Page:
2018 brought about numerous tax changes for small business owners.

Unless you live in a tax-free country, you’ll pay a certain percentage of your income as tax to the government monthly, quarterly or yearly, depending on the tax rules where you live.

Speak with an accountant before deciding on the amount and cadence of estimated tax payments that are appropriate for your business.

You could end up paying a higher percentage than others in the same industry if you don’t invest in learning the tax rules that can benefit your business.

Remember tax evasion is a crime, but there’s nothing wrong with tax avoidance. With tax avoidance, you’re using the laws to reduce the amount of taxes you’ll have to pay.

6. Running A Business Without A Budget

There are few mistakes you can make in your business that are greater than unplanned spending. A budget gives you room to plan for profitability and for the rainy day.

Spending outside the budget is illegal in many constitutional democracies because it encourages reckless spending. That’s the same attitude you should have in your business.

Budgeting is the best way to control your spending.

7. Forgetting About The Hidden Costs

Yep, the coffee at break time, snacks during meetings, calls made to employees working overseas.

Those costs do add up but also contribute to building a culture and improved employee moral. As a result, they can be a worthwhile expense but, even so, you shouldn’t forget about these hidden costs.

Try to make most or even all of these types of purchases with a credit card which will help tremendously in accounting for these ‘hidden’ small fees each month.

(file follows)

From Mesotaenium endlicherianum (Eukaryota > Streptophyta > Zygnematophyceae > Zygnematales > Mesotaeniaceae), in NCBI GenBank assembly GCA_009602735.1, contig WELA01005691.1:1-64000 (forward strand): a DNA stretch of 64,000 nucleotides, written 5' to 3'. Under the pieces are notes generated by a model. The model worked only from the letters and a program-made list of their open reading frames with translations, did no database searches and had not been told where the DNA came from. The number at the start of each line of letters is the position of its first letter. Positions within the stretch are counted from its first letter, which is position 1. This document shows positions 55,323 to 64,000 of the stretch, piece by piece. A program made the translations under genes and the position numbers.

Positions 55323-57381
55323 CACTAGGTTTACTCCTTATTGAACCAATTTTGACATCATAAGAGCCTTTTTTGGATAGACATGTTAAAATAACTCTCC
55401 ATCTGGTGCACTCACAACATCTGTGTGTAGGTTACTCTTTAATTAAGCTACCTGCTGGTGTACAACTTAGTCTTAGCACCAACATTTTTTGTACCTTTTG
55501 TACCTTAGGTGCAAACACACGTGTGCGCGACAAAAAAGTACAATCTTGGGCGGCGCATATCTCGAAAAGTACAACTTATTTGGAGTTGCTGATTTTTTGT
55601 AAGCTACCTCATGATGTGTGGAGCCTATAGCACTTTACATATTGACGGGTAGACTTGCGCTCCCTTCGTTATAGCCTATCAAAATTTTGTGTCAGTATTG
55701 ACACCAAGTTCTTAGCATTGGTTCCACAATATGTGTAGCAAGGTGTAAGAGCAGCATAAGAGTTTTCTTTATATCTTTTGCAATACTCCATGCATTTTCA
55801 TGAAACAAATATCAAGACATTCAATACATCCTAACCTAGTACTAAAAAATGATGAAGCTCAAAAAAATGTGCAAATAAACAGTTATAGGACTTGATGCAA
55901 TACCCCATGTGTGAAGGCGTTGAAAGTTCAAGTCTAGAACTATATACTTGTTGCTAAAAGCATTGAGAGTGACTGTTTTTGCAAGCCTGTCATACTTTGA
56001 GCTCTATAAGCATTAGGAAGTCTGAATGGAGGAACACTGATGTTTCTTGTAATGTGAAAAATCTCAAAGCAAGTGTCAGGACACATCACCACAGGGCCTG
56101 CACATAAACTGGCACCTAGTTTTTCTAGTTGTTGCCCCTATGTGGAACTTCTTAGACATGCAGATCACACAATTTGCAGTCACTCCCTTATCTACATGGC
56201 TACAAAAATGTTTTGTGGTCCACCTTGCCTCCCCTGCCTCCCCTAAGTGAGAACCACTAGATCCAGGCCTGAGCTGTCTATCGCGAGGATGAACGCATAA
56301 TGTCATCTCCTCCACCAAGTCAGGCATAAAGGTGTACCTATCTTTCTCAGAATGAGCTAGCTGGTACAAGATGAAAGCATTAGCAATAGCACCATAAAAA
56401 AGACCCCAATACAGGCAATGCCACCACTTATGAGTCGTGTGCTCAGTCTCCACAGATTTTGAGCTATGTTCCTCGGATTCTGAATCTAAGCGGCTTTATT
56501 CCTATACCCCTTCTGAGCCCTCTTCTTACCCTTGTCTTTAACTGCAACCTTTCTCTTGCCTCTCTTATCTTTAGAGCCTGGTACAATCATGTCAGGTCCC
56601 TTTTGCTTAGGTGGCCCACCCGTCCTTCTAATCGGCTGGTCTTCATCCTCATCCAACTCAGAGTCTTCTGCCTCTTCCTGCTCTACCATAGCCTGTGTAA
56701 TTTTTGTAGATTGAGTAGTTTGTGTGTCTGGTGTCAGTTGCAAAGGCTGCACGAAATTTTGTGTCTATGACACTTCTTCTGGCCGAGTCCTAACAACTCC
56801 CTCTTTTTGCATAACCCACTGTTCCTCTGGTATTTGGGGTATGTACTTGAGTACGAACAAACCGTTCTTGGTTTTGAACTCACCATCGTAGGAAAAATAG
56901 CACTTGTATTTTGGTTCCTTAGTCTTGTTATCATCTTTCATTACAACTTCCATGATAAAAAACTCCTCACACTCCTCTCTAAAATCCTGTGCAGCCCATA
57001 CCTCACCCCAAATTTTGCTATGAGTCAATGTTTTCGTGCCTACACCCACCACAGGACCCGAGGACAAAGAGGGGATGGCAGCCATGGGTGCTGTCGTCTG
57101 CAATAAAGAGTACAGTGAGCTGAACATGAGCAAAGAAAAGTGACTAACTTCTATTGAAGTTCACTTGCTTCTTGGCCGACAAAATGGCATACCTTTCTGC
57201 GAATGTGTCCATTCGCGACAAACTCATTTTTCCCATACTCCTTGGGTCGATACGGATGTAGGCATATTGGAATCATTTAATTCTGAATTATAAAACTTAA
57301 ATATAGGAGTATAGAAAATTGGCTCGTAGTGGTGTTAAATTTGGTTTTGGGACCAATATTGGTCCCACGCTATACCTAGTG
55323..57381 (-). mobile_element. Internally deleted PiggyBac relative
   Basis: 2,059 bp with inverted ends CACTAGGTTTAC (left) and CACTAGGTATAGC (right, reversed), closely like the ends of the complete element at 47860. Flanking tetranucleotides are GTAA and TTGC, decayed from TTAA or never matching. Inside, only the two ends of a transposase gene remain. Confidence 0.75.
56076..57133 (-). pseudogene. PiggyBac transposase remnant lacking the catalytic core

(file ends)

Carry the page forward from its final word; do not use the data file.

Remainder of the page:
Evaluate these monthly reports for any unnecessary purchases that are beginning to take a significant portion of your expenses. Work on cutting those purchases and that’s how you can handle the situation.

8. Spending Too Much On Marketing Campaigns

There’s nothing wrong with spending to get the word out there about your company.

There are marketing companies that can help with that. But remember, great marketing can only bring people to your business, the initial conversion and repeated sales depend on how good your services are.

Good marketing can give you new clients/customers, but if you deliver a poor experience, there is a risk of negative reviews and customers looking for a refund.

So for a business that’s still trying to find its place in the market, try to spend on things that’ll improve your services.

9. Outsourcing All of Your Financial Management

Don’t completely outsource finance management.

Plain and simple.

You can have someone generating reports and managing invoicing but you should have a clear understanding of the financial health of your business.

More importantly, you should know the profitability of each customer and/or product. It will lead to success or failure.

I’m sure there are more, but avoiding these nine common financial mistakes will lead to a much more profitable and long-standing business.